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University of Michigan - Portfolio Authoring

Michigan has done extensive work to improve the experience of authoring portfolios. We have worked closely with students to understand their needs and frustrations and have developed a number of enhancements. These concentrate on a concept we have informally dubbed the "scaffolded portfolio", which provides suggestive guidance, but attempts to avoid any hard requirements.

A scaffolded portfolio is implemented with an OSP Portfolio Template and generic Forms, using one Form per page of the final presentation. The intensive work with learners has concentrated on showcasing previous accomplishments in leadership and research, so the pages fall in two categories: Basic Page and Example of Work. This augmented editing mode for Metaobj Forms is locally referred to as the "Page Composer".

Note that this work depends on functionality that is included in Sakai 2.5.0, but can be included in 2.4.x. In fact, U-M currently uses it in production 2.4.x. See the Page Composer 2.4.x Compatibility Notes for more details.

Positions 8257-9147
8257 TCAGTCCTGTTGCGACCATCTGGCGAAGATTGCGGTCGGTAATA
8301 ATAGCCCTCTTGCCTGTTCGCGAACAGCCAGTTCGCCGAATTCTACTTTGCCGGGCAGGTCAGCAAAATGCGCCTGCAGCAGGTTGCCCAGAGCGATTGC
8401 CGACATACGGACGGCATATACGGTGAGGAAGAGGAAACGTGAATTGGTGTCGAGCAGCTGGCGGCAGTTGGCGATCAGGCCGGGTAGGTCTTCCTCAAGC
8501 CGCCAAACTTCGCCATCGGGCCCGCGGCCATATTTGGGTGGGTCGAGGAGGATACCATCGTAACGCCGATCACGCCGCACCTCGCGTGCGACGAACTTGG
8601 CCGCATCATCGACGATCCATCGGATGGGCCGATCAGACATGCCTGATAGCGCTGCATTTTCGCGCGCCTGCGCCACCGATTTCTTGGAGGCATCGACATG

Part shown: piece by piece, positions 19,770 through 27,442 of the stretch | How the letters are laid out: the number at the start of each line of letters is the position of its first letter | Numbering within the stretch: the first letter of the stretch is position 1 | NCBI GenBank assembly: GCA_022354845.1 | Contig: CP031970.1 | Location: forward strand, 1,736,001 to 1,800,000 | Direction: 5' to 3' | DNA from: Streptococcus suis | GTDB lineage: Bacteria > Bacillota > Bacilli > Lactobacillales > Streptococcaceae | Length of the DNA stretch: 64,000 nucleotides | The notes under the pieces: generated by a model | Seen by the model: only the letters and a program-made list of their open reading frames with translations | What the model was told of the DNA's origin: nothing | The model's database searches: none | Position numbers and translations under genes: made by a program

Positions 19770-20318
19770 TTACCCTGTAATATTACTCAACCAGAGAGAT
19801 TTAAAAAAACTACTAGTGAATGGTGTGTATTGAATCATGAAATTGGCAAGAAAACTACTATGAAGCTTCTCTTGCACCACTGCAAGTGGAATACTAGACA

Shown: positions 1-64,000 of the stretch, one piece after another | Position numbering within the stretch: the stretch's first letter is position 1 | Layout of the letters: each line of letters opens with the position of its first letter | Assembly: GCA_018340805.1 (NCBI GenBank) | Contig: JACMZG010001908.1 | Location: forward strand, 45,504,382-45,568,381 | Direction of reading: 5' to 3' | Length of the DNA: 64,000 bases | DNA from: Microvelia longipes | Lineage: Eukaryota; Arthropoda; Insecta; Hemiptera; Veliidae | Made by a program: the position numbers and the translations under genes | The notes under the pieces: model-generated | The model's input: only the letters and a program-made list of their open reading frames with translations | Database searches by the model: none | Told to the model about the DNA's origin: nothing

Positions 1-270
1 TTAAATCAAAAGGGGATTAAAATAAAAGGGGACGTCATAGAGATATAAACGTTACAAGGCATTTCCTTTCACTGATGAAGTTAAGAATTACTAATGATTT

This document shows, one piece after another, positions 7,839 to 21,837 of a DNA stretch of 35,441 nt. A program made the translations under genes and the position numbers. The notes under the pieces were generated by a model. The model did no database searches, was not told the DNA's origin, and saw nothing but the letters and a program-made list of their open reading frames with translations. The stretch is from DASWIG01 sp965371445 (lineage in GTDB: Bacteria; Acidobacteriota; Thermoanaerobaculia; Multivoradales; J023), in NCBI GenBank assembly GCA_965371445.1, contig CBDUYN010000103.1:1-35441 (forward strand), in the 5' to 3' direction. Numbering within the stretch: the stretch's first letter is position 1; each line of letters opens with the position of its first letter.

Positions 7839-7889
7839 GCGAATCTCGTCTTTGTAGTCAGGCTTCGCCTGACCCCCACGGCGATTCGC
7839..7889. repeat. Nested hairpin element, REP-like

You may download a comprehensive package for trying out the Scaffolded Portfolio / Page Composer. Included in page-composer.zip are all of the materials and instructions to set up a Scaffolded Portfolio we call the Leadership Portfolio with minimal effort. It can be ready for use in about 15 minutes on the standard Sakai 2.5.0 release, without requiring any restarts or configuration changes. See the README.txt file for a quick-start and the docs/ directory for a detailed walkthrough.

Download page-composer.zip to try the Scaffolded Portfolio and Page Composer
View a Camtasia video of the Page Composer

Issues being addressed:

  • Lack of context and styling
  • Ease of losing work
  • Expressiveness
  • Sustainability across projects

Strategy:

  • WYSIWYG editing in context
  • Autosaving / navigation blocking
  • "One Big Editor"
  • Separate portfolio assembly from Matrix

Techniques employed:

  • Standardized, structural HTML/XSL
  • Pure CSS themes
  • Generic Metaobj Forms
  • Custom JavaScript inclusion through XSL

Issues

Lack of context and styling

When using the standard configurations for editing portfolio content, the result is quite unsatisfactory. The stock settings for the FCKeditor result in an editing area that is small and does not apply the final styling of the content. It also does not provide any of the surrounding target context, such as the banner or footer. This causes many delays by forcing learners to preview the content repeatedly and attempt to compensate for styling or layout without predictable results.